"The hospitality industry, restaurants and other areas are very much struggling,” shared Lawing. “Those aviation companies that had to lay people off in 2020 are trying to recall people. They're trying to build back up. And yes, some people are very anxious. Some people have been waiting for that recall. But some people are saying no.”
According to Lawing, there are many factors playing into this shortage. Some people have not found job opportunities that can provide them as much income as the expanded benefits they received while unemployed. A large number from the Baby Boomer generation chose to retire instead of returning to work. Many Wichitans have used the pandemic to assess their working situation and enter training programs or educational institutions to improve their skills. This includes the hundreds of Wichita residents who enrolled in the federal Trade Adjustment Assistance program, which was temporarily amended to include those affected by layoffs related to COVID-19.
What we've just gone through in the last year has heightened that desire to get a job that offers you healthcare benefits.Keith Lawing
“The fact remains that we have employers that are struggling,” added Lawing. “We do not have enough job seekers to fill the open positions and employers are not seeing enough applicants for the jobs they've posted.”
Along with plastering openings on job sites, marquees and business entrances, local companies are finding other ways to recruit candidates. For example, Lawing noted that Ascension Via Christi, one of Wichita’s largest healthcare providers, has increased their signing bonus offerings. Part-time work, flexible scheduling and work from home options are also becoming popular to accommodate better work-life balance, especially for parents who are trying to juggle employment and child care duties.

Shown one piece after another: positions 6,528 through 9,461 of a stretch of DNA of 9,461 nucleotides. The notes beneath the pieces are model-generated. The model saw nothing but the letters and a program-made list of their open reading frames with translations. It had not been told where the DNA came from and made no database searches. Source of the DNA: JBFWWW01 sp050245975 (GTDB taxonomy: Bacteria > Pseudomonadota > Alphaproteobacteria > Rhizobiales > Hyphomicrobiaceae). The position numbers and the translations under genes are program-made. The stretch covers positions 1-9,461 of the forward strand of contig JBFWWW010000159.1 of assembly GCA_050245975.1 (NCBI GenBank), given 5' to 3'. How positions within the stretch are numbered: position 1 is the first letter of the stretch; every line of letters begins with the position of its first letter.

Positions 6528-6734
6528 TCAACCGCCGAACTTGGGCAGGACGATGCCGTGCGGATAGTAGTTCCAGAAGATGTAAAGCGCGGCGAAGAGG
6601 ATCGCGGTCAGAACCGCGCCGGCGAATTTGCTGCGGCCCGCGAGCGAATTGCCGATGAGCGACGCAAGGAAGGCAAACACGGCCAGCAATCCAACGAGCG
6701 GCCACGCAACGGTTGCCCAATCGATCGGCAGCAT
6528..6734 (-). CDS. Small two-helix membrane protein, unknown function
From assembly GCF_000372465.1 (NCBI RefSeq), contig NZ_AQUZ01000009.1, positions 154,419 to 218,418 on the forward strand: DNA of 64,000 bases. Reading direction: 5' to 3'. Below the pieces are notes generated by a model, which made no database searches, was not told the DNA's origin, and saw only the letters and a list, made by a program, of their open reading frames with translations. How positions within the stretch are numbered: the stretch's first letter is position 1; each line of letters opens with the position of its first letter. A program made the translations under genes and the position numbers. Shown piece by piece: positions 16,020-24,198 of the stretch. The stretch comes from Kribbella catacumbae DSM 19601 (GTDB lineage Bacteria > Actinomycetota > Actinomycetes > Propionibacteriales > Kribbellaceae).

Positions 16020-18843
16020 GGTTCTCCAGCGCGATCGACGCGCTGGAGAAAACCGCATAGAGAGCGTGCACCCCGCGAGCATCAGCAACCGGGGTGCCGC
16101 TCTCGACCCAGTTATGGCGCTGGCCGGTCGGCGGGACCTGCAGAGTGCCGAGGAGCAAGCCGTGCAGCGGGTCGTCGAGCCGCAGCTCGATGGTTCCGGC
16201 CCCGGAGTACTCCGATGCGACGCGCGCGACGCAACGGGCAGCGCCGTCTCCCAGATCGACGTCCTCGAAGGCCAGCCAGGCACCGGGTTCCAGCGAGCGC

“Employers that are offering healthcare benefits are having less of a struggle in bringing workers back,” stated Lawing. “I think some workers are trying to look for benefits in addition to a salary. What we've just gone through in the last year has heightened that desire to get a job that offers you healthcare benefits. COVID-19 has made employers look differently at their workforce, how they value them and what it's really going to take to be an employer of choice. I think workers are going to be more selective than they have been in the past.”
Since February, Wichita’s unemployment numbers have continued to hover around the 5% mark. This may seem low in comparison to 19% during April of last year, but Wichita has not had this consistently high of a rate since 2015. But Lawing believes our city is set up for resurgence.
“I think we're much better positioned now in 2021 as a community than we were in 2012-2013 for an economic rebound,” said Lawing. “People are going start flying again quicker than they did after the Great Recession, and we now have other companies outside of aviation, like Novacoast and NetApp, that need talent and skills. So we have to be deliberate and we have to be intentional in recruiting and retaining talent.”